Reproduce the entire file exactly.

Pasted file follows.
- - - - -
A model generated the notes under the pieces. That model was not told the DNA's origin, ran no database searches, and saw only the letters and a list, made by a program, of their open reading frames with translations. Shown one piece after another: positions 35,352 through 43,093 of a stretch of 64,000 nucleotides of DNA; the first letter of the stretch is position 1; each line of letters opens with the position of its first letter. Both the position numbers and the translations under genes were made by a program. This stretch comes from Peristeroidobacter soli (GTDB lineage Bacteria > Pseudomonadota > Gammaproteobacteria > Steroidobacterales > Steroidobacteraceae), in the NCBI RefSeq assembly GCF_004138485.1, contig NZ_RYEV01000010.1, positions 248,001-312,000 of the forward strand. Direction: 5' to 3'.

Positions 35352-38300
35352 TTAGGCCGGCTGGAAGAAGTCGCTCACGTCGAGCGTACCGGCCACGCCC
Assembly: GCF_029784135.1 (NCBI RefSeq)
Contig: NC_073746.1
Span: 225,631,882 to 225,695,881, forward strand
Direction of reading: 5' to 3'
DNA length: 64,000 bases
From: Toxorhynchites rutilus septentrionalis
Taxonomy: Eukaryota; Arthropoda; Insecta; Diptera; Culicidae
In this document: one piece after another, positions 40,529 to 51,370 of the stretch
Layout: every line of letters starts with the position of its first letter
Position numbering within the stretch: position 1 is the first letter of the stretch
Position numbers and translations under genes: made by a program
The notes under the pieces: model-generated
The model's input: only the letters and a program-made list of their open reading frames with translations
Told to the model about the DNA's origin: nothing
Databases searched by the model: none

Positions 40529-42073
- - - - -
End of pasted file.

A model generated the notes under the pieces. That model was not told the DNA's origin, ran no database searches, and saw only the letters and a list, made by a program, of their open reading frames with translations. Shown one piece after another: positions 35,352 through 43,093 of a stretch of 64,000 nucleotides of DNA; the first letter of the stretch is position 1; each line of letters opens with the position of its first letter. Both the position numbers and the translations under genes were made by a program. This stretch comes from Peristeroidobacter soli (GTDB lineage Bacteria > Pseudomonadota > Gammaproteobacteria > Steroidobacterales > Steroidobacteraceae), in the NCBI RefSeq assembly GCF_004138485.1, contig NZ_RYEV01000010.1, positions 248,001-312,000 of the forward strand. Direction: 5' to 3'.

Positions 35352-38300
35352 TTAGGCCGGCTGGAAGAAGTCGCTCACGTCGAGCGTACCGGCCACGCCC
Assembly: GCF_029784135.1 (NCBI RefSeq)
Contig: NC_073746.1
Span: 225,631,882 to 225,695,881, forward strand
Direction of reading: 5' to 3'
DNA length: 64,000 bases
From: Toxorhynchites rutilus septentrionalis
Taxonomy: Eukaryota; Arthropoda; Insecta; Diptera; Culicidae
In this document: one piece after another, positions 40,529 to 51,370 of the stretch
Layout: every line of letters starts with the position of its first letter
Position numbering within the stretch: position 1 is the first letter of the stretch
Position numbers and translations under genes: made by a program
The notes under the pieces: model-generated
The model's input: only the letters and a program-made list of their open reading frames with translations
Told to the model about the DNA's origin: nothing
Databases searched by the model: none

Positions 40529-42073